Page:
Green Coffee Beans

Our coffees our sourced from around the world, with emphasis on both the quality of the coffee and the quality of the supply chain. We focus on coffees that are produced in an environmentally and socially responsible manner. Our goal is to provide our customers with a quality product that they can be proud to purchase and do it at a fair price.

In our effort to provide our customers with green coffee beans that meet our standards we partner with individuals and organizations that have similar values. As we expand our offerings and increase our knowledge of the coffee world, we will list and provide links to these organizations here, so that you can educate yourself.

The sheer volume of coffee that is produced throughout the world can be at best intimidating to the uninitiated. The easiest way to discuss coffees and their inherent characteristic is by region, below is a brief description of the coffee growing regions and the coffees they produce.

All of our coffees are available for purchase at www.diycoffeeroasting.com.

We also offer a variety of classes on coffee roasting and cupping.

General characteristics of coffees by region

Americas

American coffees are grown all along the mountainous backbone of Latin America, from southern Mexico south
through Central America, Colombia and Bolivia to Peru, as well as in the highlands of the larger islands of the
Caribbean and on the high plateaus of Brazil. At their best, the classic coffees of Latin-American manifest bright,
lively acidity and a clean, straightforward cup. They provide what for a North American is a normal good coffee
experience.

Within this very broad family of coffees, however, there are many variations in cup and character. The very highest
grown coffees of Central America and Colombia tend to be boldly and intensely acidy and full-bodied. These are
the coffees that attract coffee purists of the old school. Caribbean coffees, including the celebrated Jamaica Blue
Mountain, tend at their best to be big-bodied and roundly balanced with rich, low-key acidity. The best Nicaraguas
are meaty and full-bodied. Lower grown coffees from Central America tend to be soft and round in profile, as are
the often exquisitely sweet coffees of Peru.

The character of the classic Latin-American cup derives, in part, from the clarity of flavor achieved through wet-
processing. The coffees of Brazil offer a different world of experience based on a much wider variety of processing
methods, from dry-processing, which produces the classic Brazil Santos cup, low-toned, spicily complex and rich,
to semi-dry or pulped natural processing, which promotes a softly complex, delicately fruity cup, to classic wet-
processing, which produces a cleanly understated, pleasingly low-acid cup much like the one offered by the finer
lower grown coffees of Central America.

Africa and Arabia

Some of the world’s most distinctive coffees are grown in East Africa along a long north-south axis that starts at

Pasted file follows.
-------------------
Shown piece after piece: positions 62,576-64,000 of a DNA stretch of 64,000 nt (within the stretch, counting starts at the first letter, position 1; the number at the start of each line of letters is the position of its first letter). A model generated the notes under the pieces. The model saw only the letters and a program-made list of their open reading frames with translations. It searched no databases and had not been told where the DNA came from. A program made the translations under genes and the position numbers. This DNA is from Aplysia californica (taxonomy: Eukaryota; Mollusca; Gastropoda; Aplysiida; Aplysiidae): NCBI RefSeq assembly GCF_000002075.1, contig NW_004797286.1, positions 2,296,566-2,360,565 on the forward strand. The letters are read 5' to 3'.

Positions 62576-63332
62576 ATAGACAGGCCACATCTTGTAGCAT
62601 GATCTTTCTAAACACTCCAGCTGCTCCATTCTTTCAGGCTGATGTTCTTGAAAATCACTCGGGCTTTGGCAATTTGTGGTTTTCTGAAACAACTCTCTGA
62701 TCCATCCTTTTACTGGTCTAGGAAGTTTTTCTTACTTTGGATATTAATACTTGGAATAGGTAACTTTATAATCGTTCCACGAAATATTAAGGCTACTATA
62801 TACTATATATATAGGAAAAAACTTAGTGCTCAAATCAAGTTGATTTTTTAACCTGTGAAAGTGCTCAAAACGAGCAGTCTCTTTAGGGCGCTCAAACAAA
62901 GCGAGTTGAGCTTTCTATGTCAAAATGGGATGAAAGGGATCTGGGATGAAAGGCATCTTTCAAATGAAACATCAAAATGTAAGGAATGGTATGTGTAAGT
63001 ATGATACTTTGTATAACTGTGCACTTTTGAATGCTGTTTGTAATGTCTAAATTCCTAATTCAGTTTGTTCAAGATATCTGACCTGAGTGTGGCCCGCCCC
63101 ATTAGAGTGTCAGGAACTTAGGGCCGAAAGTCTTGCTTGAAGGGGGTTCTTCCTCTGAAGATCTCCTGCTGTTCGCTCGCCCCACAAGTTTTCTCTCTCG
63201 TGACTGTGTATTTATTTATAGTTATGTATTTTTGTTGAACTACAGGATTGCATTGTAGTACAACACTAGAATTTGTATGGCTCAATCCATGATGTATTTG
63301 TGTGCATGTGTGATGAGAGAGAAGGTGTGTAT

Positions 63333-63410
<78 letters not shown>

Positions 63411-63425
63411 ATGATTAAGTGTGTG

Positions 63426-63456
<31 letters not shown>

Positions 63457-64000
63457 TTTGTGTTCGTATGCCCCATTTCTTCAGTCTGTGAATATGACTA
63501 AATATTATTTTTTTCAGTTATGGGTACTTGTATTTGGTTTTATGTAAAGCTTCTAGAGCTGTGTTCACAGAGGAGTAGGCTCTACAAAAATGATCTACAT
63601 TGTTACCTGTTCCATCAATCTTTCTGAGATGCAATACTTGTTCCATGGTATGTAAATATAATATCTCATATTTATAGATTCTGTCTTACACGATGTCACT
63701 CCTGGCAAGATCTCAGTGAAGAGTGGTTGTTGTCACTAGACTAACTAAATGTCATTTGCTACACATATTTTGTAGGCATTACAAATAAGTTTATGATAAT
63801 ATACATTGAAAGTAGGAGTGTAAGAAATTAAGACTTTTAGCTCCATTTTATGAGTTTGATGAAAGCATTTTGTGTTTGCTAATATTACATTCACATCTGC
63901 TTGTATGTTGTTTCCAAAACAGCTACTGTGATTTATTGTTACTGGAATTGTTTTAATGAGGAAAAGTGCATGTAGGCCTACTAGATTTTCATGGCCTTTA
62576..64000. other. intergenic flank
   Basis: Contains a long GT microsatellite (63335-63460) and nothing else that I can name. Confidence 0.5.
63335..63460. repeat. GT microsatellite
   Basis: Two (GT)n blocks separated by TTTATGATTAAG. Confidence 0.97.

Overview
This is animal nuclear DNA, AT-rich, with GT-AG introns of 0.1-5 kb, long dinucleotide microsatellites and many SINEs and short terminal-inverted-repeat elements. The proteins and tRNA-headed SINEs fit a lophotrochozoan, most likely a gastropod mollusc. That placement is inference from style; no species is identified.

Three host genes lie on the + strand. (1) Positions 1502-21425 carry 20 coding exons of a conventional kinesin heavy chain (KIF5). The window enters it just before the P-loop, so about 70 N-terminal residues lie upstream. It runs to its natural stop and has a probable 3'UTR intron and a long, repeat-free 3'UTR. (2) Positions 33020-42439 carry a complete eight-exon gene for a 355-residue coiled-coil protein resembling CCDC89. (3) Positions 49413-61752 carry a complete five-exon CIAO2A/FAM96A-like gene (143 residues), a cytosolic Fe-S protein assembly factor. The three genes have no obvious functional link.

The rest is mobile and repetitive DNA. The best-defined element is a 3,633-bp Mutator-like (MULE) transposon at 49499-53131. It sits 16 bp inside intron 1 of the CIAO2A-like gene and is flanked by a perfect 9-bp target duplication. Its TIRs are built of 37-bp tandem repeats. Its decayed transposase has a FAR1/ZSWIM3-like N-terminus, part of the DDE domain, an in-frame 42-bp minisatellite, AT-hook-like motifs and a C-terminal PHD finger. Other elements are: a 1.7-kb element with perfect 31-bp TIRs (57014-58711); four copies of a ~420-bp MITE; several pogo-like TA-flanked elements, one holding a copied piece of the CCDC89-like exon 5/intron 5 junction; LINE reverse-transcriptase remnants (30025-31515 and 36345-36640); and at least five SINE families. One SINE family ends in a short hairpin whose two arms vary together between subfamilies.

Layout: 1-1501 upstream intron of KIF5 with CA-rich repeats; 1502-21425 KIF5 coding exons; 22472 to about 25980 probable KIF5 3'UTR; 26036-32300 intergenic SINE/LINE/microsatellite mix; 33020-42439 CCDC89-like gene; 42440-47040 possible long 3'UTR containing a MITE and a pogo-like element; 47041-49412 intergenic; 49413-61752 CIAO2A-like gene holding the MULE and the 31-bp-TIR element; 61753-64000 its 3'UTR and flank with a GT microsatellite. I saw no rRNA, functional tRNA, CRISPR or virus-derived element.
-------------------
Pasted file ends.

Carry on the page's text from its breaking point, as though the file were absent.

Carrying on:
the southern tip of the Arabian peninsula in Yemen and concludes in Zimbabwe in southern Africa, along the way
encompassing the highlands of Ethiopia, Kenya, Tanzania, Zambia, and several less prominent origins.

These often remarkable coffees are characterized by a variety of striking floral and fruit notes, from the almost

perfume-like floral and citrus character of Ethiopia wet-processed coffees through the intensely acidy and berry-
toned Kenyas to the soft and voluptuously fruity Zambias. This family of coffees includes two of the world’s oldest
and most traditional origins: the Harrar coffees of north-eastern Ethiopia and the coffees of Yemen, just across the
Red Sea from Ethiopia. Both of these coffees are picked and put out to dry on rooftops, fruit and all, much as they
were when coffee first came onto the world stage in the 17th century. Both display variations on a wild, complex,
slightly fermented fruitiness that many coffee lovers find as seductive today as the first coffee drinkers of Europe
did.

India and the Pacific

The best-known and most distinctive Pacific coffee origins are grown in the Malay Archipelago, that chain of often
enormous islands that make up the nations of Indonesia, Timor and Papua New Guinea. These coffees include the
deep-toned traditionally processed coffees of Sumatra, Sulawesi and Timor, with their complex fruit, earth, and
musty notes. By contrast, wet-processed coffees of Sumatra, Java, and Papua New Guinea are bright and floral and
may range from delicate to (in the case of some Papua New Guineas) intensely and fragrantly acidy.

Arabica coffees from India tend to be sweet, floral and low in acidity. India is also the source of the world’s
finest coffees of the robusta species, the wet-processed Parchment and Kaapi Royale robustas, and the exotic
Monsooned Malabar, a dry-processed coffee that is exposed to moisture-laden monsoon winds for several weeks,
this exotic process mutes acidity, deepens body, and adds a malty mustiness.

Hawaiian coffee is another matter still. The celebrated coffees of Kona resemble the finest Central America
coffees, with a classically clean, transparent cup that can range from powerfully acidic and bright to soft and
delicate. The coffees of the island of Kauai are round, balanced, and low in acidity owing to low growing altitudes.
The island of Molokai produces two distinctive coffees, a wet-processed Malulani Estate remarkable for its spicy
pipe-tobacco tones, and the dry-processed Molokai Muleskinner, a rather rough, unpredictable coffee that often
displays mild musty and fruit ferment notes.